Find Your Perfect Hang: A Guide to Choosing the Right Hammock Straps for Your Next Adventure

Choosing the right hammock straps is key to a good hang. This guide covers types of straps, features to look for, and tips to pick the perfect set for your next outdoor adventure.

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Josh Koop

I live with my wife and daughter in Katy, Texas and my local trail is the Lone Star Hiking Trail which is an amazing way to experience the Sam Houston National Park!

Full hammock setup between trees with full strap setup
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Looking to buy your first hammock ? Chances are you’ll need to purchase some straps too. Hammock straps, also known as tree protector straps, come in a variety of lengths and work by attaching the hammock to a tree via a loop and cord or carabiner system.

The best hammock straps are made from durable webbing and contain multiple loops so you can easily adjust the hammock based on the spacing of the trees. In this article, we’ll discuss what to look for when purchasing hammock straps, as well as how to use them for the ultimate hang!

Hammock Straps: An Essential Piece of Gear

Hammock suspension straps are important to keeping you up and supported all night, they are one of the core pieces of gear for any hiking hammock setup as you need them strong and lightweight for hammock camping.

These ultralight straps attach to the trees and your hammock, creating a safe and comfortable experience. They are vital to the overall weight limit and support of your hammock.

While in the older days could use rope, they are known to cause big damage to trees and their bark leading to lessened lifespans. Hammock straps improve the spread of your weight across the tree and are typically 1″ or wider to provide maximum benefit to you and to the trees.

Buying Hammocks and Straps Separately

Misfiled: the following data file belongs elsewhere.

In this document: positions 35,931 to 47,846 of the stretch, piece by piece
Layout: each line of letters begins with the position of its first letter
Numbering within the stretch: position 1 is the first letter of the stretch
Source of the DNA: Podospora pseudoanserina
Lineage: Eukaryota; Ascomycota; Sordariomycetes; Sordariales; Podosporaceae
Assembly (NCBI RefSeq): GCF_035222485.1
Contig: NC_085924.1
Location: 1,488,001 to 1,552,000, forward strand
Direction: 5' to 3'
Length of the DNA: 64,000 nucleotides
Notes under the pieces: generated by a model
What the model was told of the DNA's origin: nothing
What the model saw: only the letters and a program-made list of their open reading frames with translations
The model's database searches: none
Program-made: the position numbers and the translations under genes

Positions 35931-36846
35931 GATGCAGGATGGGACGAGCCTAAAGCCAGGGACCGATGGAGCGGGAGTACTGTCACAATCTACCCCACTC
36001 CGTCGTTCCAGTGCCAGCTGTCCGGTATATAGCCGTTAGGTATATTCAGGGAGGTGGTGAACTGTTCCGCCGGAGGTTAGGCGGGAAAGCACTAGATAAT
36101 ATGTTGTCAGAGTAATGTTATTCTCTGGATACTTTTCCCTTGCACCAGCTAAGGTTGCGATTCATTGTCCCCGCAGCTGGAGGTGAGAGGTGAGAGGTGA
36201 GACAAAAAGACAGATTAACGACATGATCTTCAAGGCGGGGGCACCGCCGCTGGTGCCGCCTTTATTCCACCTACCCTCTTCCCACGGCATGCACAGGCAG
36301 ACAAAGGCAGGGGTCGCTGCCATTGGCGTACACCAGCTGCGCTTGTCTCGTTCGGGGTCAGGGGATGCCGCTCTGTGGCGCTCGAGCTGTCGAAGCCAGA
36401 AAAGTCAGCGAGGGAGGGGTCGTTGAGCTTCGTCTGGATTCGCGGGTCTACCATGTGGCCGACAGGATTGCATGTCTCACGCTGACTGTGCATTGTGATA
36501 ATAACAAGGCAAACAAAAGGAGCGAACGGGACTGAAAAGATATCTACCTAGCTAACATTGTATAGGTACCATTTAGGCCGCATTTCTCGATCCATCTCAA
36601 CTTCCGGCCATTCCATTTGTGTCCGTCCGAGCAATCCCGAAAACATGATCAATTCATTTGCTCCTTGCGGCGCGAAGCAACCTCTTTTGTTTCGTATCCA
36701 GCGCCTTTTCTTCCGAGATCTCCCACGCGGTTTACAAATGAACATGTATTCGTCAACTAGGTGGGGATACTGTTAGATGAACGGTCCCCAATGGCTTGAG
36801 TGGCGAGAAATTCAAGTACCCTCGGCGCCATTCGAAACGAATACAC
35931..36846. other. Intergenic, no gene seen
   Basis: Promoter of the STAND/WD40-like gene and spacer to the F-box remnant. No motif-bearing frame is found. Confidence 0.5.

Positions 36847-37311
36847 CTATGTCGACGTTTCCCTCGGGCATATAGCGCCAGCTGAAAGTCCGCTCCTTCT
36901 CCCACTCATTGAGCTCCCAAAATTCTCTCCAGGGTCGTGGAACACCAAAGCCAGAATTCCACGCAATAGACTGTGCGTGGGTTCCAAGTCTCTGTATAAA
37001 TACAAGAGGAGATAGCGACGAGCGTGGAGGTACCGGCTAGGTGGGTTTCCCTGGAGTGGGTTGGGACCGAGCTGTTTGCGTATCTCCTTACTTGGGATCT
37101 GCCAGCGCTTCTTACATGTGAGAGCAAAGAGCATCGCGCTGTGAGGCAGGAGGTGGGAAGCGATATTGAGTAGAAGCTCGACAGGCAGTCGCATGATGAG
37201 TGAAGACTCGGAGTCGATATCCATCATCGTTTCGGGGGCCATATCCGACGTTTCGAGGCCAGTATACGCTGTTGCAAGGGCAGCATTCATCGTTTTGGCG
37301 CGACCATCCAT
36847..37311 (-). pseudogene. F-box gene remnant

For most hammock systems as a package, you will get specific straps, but hammocks are one of those pieces of gear that can be bought part by part to assemble your own perfect hang.

There are many different types of things to consider from straps, in addition, there is a wide variety of different ways you could connect them. Let’s go over what you need to consider when buying or making your own.

What to Look For in Hammock Tree Straps

There are some keys to choosing your tree straps and what will work best for you. While they are simple in design, there is a lot to think about!

Inch Wide Straps or Wider

The reason ropes have been banned from most parks and sometimes hammocks themselves is the damage that’s been done to the local trees, to combat this damage you need wide straps so that they can lay and spread on more of the tree.

This will disperse the pressure and weight over a greater area, giving both you and the tree more support.

Simple to Set Up

For any thru-hiker when you get to camp you want to get done fast and efficiently so that you can get to resting and recuperation which is vital to longevity on the trail.

You want a strap system that is very simple and fast to set up, while there are a lot of different ways to set things up.

Easy to Tear Down and Store

Going with the fast set up you want to be able to put it up and take it down with ease, you also want to be able to store it in a small and efficient manner.

You want straps that can preferably be up and down within minutes, this will help you stay on the trail longer and get into your hammock faster!

Key Features to Look for In Hammock Straps

Choosing the right hammock straps is a pretty easy task, but it’s still important to know what you’re looking for. In this section, we’ll go over the different factors to consider when choosing your next set of straps!

Size – Length and Width

The size of your hammock straps is important because it will dictate how big of a tree you can set up on which can open you up to much more variety of campsites.


As with most thru-hiking gear, the lightest weight possible is the way to go and with straps, it’s no different. You want to find something that is durable but light so that you’re not weighed down on the trail.